Charles’s coronation will celebrate diversity and reflect his desire to be ‘the people’s King’

The May coronation of King Charles III will champion refugees, diversity and volunteering but will likely not see Prince Harry and wife Meghan Markle join the rest of the family on the balcony at Buckingham Palace, it was revealed last night. 

The dazzling celebrations are said to reflect Charles’ desire to be the ‘people’s King’ and will also give representatives from the Commonwealth and NHS workers a chance to shine, before members of the public are encouraged to spend time volunteering on the nation’s extra Bank Holiday. 

The three-day extravaganza gives Brits an extra bank holiday and tens of thousands of people are expected to line the streets in central London to watch the ceremony. 

It comes as it was revealed by sources close to the monarchy last night that Prince Harry and wife Meghan Markle are ‘unlikely’ to appear on the Buckingham Palace balcony, should they attend the event.

King Charles, pictured during the Queen’s Platinum Party, is said to want a party that celebrates the nation’s diverse nature

Both King Charles and the Queen Consort will be crowned during the Westminster Abbey ceremony

Both King Charles and the Queen Consort will be crowned during the Westminster Abbey ceremony

Out with the old! King Charles to shun traditional royal garb 

King Charles III is set to break with tradition when he attends his coronation in May by opting for his military uniform instead of standard royal dress, it was claimed last night.

His Majesty, 74, will reportedly not wear silk stockings and breeches as they ‘look too dated’ and he wants the ceremony to reflect a ‘modern 21st century monarchy’.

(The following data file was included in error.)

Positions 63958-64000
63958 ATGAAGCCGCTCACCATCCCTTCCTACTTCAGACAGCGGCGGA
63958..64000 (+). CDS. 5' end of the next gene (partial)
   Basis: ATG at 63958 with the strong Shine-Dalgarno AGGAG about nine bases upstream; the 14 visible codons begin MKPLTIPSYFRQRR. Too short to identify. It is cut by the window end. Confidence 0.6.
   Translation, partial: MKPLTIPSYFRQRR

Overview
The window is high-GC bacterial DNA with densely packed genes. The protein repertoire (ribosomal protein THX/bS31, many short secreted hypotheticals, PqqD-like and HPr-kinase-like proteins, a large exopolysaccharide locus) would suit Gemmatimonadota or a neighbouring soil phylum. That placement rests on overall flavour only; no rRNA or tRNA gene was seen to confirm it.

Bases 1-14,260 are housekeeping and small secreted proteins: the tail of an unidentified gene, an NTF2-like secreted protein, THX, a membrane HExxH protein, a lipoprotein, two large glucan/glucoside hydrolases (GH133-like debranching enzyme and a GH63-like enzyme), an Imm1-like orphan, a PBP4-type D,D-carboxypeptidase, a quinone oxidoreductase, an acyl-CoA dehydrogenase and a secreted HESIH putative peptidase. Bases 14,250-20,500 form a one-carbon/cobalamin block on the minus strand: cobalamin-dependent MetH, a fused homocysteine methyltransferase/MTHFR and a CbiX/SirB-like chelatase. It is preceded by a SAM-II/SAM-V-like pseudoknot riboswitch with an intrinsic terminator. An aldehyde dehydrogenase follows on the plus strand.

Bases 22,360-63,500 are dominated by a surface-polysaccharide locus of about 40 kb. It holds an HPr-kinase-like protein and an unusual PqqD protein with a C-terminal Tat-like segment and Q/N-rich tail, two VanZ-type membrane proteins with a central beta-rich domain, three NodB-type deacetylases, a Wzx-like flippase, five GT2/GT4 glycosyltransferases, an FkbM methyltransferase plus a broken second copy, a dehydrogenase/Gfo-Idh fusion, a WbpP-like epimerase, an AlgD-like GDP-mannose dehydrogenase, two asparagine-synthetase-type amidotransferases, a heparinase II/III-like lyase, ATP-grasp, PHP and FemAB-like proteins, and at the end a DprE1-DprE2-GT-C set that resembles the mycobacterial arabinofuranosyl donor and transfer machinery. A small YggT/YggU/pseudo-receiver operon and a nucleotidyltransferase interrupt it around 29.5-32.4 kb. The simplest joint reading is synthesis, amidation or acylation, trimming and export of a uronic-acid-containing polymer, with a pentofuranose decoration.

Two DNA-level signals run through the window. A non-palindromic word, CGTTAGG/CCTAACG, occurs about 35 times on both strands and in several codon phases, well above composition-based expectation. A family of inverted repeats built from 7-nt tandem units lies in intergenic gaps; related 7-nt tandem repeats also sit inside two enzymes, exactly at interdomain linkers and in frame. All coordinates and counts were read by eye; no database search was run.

Charles was said to be ‘happy’ to wear the same garments as his grandfather and great-grandfather, however senior aides said ‘he should not wear them’.

The monarch is allegedly expected to arrive in the uniform of the Admiral of the Fleet, which

he wore during the State Opening of Parliament last year.

He will also wear St Edward’s Crown, which was made in 1661 for the coronation of King Charles II.

It is made of solid gold and features more than 400 gemstones, including six sapphires, and 12 rubies. It weighs nearly 5lbs (2.23kg).

Charles was said to be 'happy' to wear the same garments as his grandfather (pictured) and great-grandfather, however senior aides said 'he should not wear them'

Charles was said to be ‘happy’ to wear the same garments as his grandfather (pictured) and great-grandfather, however senior aides said ‘he should not wear them’

The coronation is scheduled to take place on May 6, followed by a huge concert at Windsor Castle the day after which will focus on showcasing Charles’ vision for the Commonwealth. 

The coronation celebrations are set to be a world away from Queen Elizabeth II’s ceremony, with millions of people watching live all around the world.